Your Tree Planter is Saving the World – One Tree, One Planting Tube and One Weed Mat at a Time

If you farm within the sprawling Chesapeake Bay Watershed or other sensitive watersheds around the country, there is a better than even chance, you’ve heard about USDA Riparian Forest Buffer Programs. These initiatives supported by the Joint Chiefs’ Landscape Restoration Partnership are actively working, in earnest, to take whatever strategies or financial measures possible, to encourage farmers, ranchers and landowners to plant trees next to waterbodies. Why? According to countless, well-founded, and funded studies, trees and shrubs provide ecosystem services and habitat that help with water retention and provide an innumerable water quality benefits to the world. The research is sound but some farmers still don’t see the value of trees, saying things like: “Those trees cause me more problems than they’re worth”, “I’ve been taking out those trees so I can farm more ground,” “You can’t eat a tree!” Truth is, when farmers are applying for support for things they want, like fencing, water systems or manure storage, including riparian buffers in their application gives them more points and a greater chance at funding. Plus, they're paid by the acre for letting us buy and plant those “pesky trees and their protection tubes.” But in spite of landowner negativity, trees continue to be planted. This important task, undertaken on other people’s land, is carried out by a mysterious force of underappreciated, mostly forgotten, local tree planters (li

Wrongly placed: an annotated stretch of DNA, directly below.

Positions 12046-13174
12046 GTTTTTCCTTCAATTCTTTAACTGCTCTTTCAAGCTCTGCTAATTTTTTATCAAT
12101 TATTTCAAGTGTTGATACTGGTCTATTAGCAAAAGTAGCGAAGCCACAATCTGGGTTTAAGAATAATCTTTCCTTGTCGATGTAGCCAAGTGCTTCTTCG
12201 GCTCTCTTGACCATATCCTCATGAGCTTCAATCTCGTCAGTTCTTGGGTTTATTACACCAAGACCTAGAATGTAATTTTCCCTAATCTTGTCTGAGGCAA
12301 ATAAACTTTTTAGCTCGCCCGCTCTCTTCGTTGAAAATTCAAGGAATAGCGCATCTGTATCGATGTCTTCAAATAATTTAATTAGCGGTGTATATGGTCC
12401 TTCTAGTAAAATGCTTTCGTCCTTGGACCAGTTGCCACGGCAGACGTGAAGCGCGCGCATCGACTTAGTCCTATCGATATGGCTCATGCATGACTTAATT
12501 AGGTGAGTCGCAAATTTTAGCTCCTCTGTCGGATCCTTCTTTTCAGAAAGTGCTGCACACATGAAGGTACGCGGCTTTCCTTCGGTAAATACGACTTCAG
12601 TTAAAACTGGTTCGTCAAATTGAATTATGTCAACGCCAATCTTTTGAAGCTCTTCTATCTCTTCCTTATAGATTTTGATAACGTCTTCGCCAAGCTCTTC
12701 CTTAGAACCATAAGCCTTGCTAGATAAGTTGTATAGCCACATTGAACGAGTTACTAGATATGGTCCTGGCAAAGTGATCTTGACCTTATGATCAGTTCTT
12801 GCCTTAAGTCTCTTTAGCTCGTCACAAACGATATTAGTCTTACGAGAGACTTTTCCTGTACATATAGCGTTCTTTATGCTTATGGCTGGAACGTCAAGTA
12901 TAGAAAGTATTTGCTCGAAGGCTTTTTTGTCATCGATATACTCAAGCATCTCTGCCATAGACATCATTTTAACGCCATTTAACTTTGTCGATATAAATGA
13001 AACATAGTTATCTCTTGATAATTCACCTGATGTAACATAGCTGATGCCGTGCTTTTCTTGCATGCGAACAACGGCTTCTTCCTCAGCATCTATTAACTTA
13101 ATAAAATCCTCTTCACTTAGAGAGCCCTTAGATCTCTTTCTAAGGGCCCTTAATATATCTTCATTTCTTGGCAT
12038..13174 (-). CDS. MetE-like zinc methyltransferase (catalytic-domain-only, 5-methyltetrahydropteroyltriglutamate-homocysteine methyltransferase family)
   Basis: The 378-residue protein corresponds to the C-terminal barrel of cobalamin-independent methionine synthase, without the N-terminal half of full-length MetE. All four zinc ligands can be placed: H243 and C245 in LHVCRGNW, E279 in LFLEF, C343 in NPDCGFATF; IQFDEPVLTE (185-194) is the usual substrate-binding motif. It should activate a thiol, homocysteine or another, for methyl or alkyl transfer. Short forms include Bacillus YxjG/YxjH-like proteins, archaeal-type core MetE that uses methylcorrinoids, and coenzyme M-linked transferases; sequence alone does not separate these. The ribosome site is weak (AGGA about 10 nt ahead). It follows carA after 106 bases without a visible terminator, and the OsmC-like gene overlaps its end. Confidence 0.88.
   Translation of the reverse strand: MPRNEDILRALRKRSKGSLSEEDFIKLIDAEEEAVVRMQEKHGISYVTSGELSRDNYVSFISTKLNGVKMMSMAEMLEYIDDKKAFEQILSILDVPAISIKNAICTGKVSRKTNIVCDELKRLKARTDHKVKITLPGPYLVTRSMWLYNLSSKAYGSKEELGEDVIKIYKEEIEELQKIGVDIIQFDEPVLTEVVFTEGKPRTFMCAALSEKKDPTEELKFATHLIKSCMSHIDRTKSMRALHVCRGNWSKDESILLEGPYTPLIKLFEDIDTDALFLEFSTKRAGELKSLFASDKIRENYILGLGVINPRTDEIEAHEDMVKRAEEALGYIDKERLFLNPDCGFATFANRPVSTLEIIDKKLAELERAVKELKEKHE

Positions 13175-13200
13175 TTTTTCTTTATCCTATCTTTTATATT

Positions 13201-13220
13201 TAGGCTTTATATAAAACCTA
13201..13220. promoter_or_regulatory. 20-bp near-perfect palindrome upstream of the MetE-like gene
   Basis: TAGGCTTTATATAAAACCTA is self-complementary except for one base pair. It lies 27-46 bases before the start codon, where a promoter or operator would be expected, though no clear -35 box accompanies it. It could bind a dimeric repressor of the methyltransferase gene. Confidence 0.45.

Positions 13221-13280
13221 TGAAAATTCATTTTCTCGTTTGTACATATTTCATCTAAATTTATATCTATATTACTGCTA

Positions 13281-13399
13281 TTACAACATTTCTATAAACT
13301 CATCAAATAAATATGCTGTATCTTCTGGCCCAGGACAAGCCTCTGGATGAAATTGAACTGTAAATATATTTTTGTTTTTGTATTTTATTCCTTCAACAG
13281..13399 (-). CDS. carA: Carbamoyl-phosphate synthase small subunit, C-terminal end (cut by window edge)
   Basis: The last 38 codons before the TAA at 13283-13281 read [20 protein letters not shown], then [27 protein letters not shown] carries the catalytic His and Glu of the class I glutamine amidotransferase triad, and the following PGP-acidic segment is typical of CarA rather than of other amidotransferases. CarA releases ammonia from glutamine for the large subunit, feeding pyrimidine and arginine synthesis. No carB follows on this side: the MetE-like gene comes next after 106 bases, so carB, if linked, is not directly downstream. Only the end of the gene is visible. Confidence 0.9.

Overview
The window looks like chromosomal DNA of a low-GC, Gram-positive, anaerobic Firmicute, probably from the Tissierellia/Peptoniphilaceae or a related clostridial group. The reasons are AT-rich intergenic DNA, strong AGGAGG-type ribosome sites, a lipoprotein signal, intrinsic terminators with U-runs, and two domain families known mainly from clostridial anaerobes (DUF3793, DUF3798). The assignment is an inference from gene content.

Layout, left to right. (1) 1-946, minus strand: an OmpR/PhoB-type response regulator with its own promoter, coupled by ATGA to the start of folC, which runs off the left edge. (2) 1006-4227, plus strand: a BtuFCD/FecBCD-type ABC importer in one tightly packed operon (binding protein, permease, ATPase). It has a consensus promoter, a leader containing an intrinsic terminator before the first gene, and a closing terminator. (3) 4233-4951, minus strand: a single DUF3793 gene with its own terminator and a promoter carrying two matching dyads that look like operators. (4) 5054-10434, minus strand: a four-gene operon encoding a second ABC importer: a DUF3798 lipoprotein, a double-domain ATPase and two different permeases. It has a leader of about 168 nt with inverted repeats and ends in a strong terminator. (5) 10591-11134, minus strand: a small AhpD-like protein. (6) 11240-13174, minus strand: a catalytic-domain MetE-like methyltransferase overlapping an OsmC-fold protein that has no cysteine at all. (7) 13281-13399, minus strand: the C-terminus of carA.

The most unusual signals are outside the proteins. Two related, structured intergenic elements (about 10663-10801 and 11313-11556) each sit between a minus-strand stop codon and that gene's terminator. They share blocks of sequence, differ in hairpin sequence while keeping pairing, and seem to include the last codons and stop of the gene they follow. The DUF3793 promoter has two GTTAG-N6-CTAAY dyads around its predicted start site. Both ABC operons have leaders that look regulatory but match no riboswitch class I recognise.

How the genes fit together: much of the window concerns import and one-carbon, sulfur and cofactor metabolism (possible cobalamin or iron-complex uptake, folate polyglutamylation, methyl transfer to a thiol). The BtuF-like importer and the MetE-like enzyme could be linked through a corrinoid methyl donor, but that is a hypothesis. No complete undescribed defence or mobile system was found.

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2 thoughts on “Your Tree Planter is Saving the World – One Tree, One Planting Tube and One Weed Mat at a Time

  1. Just last night my wife and I sat on the porch (with cold drinks) and watched two young Blacktail bucks –still in velvet– grazing in one of our re-wilding riparian areas. We talked about the difficulty of quantifying the value of planting trees like this. But math aside, there is absolutely no doubt about the tremendous nature of this kind of work, and how fortunate we are to be able to take part in it. And here’s more good news: other people are beginning to take notice.

    So, three cheers to the tree planters and their allies. Good work, Troy!

    1. Thank you John.
      Call me a conservation romantic; albeit hopeless. According to Pete Nowak, a professor of environmental studies at the University of Wisconsin-Madison, I’m a subversive conservationist. (http://www.jswconline.org/content/64/4/113A.extract)

      He suggests being more like the noble tree planter and solving local resource management problems by the act of doing and working with collective landowners who see the longer view of using different approaches that yield results that respect the children.

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